Grants

Search or browse below to see past Field of Interest grants. You may search by recipient organization name, project name, or city. Additionally, in the sidebar you may filter the grants displayed by year, interest or grant amount.

Canadian Centre For Policy Alternatives

Strengthening Youth and Community Engagement in Poverty Reduction

The proposed project is an innovative and sustainable 3-year plan to reconnect with communities across the province through expanding our outreach and community engagement activities, and strengthening our youth engagement and youth leadership initiatives. Regardless of the outcome of the upcoming provincial election, we will need to re-establish the call for a bold and comprehensive poverty reduction plan and we aim to do this through meaningful community engagement in order to strengthen existing relationships and form new ones. This will revitalize the poverty reduction plan as a community-driven call to action. We will continue to provide support for youth in low-income families and their allies to be a driving force in this call. We will provide mentorship and resources to high-school youth to be involved in the Coalition's outreach strategy and community engagement so that youth ideas and perspectives are always at the heart of what we do, and support them in taking leadership roles in organizing in their schools and communities to raise awareness about the issues of poverty.
$90,000.00
2013

College of New Caledonia

Vanderhoof Youth Centre

The Youth Centre is an unexpected outcome of the Vanderhoof Diversity Project’s Neighbourhood Space (NS). Youth started frequenting the space and in 2011, as requested by members of the community, CNC pursued funding to formalize the Youth Centre. Several of the youth who frequent the centre have extremely high needs and little to no formal support. There are equal amounts of First Nations and non First Nations that use the NS. It is a very diverse atmosphere - youth at risk form a large part of the cross section. Our funding request is to hire a part time Youth Development Coordinator (YDC) to assist the existing Youth Support Worker (YSW) and to assist with covering other admin costs (see budget). The YSW, also a part time position, provides a social or holistic support role for youth as well as being responsible for various administrative functions leaving little time to expand youth programming. In order to fill the gap of much needed program development and coordination, the new YDC’s role will be to work with the youth to develop programs, training, and activities for youth.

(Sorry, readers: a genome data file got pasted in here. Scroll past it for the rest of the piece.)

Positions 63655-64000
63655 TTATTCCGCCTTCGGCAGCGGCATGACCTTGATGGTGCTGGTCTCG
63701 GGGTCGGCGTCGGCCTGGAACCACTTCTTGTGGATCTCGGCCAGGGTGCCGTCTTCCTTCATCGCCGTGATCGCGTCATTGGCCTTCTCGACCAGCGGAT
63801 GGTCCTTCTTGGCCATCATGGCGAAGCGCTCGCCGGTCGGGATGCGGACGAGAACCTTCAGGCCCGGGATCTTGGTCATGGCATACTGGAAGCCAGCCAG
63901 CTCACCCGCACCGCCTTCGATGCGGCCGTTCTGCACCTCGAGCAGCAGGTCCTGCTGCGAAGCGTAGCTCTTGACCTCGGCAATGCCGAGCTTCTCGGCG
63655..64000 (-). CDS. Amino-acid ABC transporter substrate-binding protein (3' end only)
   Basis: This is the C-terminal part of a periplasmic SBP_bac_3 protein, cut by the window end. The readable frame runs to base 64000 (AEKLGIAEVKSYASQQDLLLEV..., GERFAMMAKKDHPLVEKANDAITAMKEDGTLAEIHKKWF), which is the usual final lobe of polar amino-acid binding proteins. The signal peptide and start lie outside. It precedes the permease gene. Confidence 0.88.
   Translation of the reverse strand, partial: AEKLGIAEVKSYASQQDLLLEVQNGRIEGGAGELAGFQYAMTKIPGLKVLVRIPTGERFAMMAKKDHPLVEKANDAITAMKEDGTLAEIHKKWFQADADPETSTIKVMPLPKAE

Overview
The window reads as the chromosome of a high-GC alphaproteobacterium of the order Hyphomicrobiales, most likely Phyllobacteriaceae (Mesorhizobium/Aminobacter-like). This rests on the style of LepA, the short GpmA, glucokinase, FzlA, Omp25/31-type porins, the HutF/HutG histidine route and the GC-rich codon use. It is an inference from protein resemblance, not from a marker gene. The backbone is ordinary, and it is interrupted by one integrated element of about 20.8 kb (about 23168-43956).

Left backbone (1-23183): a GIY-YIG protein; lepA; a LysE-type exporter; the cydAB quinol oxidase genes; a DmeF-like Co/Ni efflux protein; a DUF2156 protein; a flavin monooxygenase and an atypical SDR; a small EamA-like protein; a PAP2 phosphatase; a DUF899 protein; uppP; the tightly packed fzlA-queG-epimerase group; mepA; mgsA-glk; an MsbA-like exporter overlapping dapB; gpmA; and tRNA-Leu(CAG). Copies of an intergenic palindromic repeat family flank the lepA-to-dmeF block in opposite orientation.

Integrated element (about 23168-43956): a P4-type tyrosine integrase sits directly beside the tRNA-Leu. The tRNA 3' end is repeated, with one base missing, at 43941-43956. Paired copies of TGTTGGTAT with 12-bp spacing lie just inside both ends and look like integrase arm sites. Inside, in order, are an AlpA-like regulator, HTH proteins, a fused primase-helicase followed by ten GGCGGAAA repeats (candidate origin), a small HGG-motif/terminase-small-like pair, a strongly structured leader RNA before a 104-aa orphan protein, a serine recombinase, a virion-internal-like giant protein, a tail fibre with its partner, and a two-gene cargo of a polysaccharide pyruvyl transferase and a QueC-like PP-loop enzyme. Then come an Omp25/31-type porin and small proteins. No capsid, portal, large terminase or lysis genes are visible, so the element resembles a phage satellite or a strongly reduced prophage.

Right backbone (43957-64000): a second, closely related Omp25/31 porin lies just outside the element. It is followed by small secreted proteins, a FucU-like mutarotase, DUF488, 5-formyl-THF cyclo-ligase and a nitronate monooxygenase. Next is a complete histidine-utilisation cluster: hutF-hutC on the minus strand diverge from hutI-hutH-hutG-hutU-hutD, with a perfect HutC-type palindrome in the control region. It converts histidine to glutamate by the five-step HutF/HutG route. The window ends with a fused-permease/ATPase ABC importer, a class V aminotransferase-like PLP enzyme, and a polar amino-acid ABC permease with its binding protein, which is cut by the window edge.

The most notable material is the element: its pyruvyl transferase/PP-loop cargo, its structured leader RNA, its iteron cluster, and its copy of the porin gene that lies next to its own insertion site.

$90,000.00
2012

Family Services of Greater Vancouver

Promoting Upstream Solutions for BC's Children and Youth

Working closely with our coalition partner organizations, First Call will undertake to strengthen and support the collective voice for the rights and well-being of BC's children and youth. The project will use 3 strategies, public education (including conducting research and disseminating/popularizing others' research), mobilizing communities and individuals through workshops, presentations, media work, toolkits, web resources, e-alerts, etc.) and direct public policy advocacy in collaboration with our partner organizations and communities (briefs, letters, reports, candidate surveys, convening/facilitating discussions among advocates and with decision-makers and policy 'influencers'). Some of the key issues these activities will address are the unacceptably high rates of child and family poverty in BC and our proposed solutions, the need for improved protections for children in BC's labour force, the need to reduce exposures to environmental toxins affecting children's health, and the crucial importance of increasing our investments in early childhood and supporting young families.
$100,000.00
2012

Immigrant Services Society of British Columbia

MY Circle Transitions: Enhanced Newcomer Leadership Training

This project will develop and deliver 8-10 training modules for immigrant and refugee youth leaders in areas youth have identified including conflict resolution skills, LGBTQ/migrant identities, migration, multiculturalism and indigenous perspectives. Curriculum will be developed in the first year and delivered, evaluated and fine tuned in the second and third years, with a target of training 40 newcomer youth.
$90,000.00
2011

Kamloops Aboriginal Friendship Society

A Place of Belonging